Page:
Thursday, 16 July 2015

Osteoporosis & Physiotherapy

As you age your bones naturally lose density, but osteoporosis can cause bones to become porous and brittle, which can increase risk of fracture.

This is mainly seen in people over the age of 50 and is particularly common in post-menopausal women. Osteoporosis is mainly dependent on gender, genetics and age as well as further risk factors including smoking, excessive alcohol consumption, and inactivity.

There are no early signs or symptoms to determine whether you have osteoporosis, and it is typically not diagnosed until there has been enough bone loss for a fracture to occur. The most common areas of fracture are the hip, vertebrae, pelvis, tibia, radius, and humerus.

If you have no history of injuries or falls, continuous mild to severe back pain may be a concern and could potentially mean you are developing osteoporosis.

Risk factors for Osteoporosis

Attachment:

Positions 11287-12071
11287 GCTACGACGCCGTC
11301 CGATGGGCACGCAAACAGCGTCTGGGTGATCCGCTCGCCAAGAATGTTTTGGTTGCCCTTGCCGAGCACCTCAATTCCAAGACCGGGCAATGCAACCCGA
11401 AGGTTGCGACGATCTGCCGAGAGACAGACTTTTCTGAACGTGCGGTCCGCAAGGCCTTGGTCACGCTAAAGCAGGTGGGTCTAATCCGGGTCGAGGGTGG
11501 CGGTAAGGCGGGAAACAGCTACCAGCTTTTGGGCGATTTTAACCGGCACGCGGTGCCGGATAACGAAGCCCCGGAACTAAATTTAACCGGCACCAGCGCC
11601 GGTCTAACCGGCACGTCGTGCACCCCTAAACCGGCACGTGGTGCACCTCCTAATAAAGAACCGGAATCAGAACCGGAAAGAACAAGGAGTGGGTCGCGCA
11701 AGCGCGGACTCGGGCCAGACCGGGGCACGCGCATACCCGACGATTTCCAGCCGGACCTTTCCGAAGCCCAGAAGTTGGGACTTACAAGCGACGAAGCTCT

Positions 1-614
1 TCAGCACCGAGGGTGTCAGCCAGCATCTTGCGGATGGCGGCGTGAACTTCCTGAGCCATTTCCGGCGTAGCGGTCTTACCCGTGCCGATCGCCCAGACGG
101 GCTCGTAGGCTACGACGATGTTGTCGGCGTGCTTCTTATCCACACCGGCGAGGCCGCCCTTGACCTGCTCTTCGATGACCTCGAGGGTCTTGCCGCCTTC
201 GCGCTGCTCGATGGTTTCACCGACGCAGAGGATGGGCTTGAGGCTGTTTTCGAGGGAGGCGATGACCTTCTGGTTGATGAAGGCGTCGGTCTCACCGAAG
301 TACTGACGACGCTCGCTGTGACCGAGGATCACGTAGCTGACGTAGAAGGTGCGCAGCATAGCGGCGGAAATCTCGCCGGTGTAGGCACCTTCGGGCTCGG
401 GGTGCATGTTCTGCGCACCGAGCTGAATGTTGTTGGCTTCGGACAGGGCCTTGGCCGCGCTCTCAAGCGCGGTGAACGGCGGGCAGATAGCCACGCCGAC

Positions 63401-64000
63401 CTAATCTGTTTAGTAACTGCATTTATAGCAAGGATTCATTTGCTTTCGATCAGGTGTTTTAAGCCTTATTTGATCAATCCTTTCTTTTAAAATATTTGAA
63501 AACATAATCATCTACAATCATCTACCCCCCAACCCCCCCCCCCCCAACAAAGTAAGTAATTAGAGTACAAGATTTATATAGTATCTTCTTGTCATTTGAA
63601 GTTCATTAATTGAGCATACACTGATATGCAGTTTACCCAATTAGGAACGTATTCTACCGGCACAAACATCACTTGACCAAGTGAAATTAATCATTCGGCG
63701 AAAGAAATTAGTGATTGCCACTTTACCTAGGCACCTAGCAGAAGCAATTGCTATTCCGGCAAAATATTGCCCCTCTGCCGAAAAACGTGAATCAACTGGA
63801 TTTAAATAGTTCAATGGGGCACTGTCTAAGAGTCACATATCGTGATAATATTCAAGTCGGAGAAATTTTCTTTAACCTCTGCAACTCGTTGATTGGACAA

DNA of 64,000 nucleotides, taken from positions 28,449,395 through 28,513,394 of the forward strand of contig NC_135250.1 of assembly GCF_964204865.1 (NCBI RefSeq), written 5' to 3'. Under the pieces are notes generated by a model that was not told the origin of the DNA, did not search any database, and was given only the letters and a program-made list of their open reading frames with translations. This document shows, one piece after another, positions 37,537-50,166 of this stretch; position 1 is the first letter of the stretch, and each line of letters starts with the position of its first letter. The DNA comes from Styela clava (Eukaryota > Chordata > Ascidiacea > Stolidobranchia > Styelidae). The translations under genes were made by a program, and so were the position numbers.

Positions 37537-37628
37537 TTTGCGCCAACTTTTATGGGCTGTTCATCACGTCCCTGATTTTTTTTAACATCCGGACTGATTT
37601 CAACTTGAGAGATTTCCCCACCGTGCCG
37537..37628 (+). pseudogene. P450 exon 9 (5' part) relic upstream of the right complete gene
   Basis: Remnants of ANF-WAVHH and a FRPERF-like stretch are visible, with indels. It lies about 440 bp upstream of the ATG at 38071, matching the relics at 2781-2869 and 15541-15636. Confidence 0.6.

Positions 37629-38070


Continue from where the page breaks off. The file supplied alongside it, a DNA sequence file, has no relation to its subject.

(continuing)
• Eating disorders
  • Cancer and cancer treatments
  • Chronic renal failure
  • Early onset menopause
  • Rheumatic diseases
  • Chronic pulmonary disease
  • Thyroid problems
  • Type 2 Diabetes
  • Gastrointestinal Disease
  • Hepatitis
If a fracture occurs physiotherapy can help with the healing process. A physiotherapist will assess the problem and develop a specific physiotherapy treatment to strengthen your muscles and restore mobility.

Exercises include:
  • Weight-bearing - walking or load-bearing activities to improve bone density
  • Flexibility
  • Strengthening – weights or resistance bands used at targeted muscle areas
  • Postural – improved posture reduces the risk for falls
  • Balance
The exercises must be continued even after the fracture has healed, with the main aim being to restore stamina of the muscles.

At the UCLan Physiotherapy Clinic your Chartered Physiotherapist will treat areas requiring strengthening, teach you the necessary techniques and give you appropriate advice.

Should you need more specialist help, your physiotherapist will liaise with your doctor to ensure that you are referred for appropriate treatment.

For more details please click here or telephone 01772 894902.

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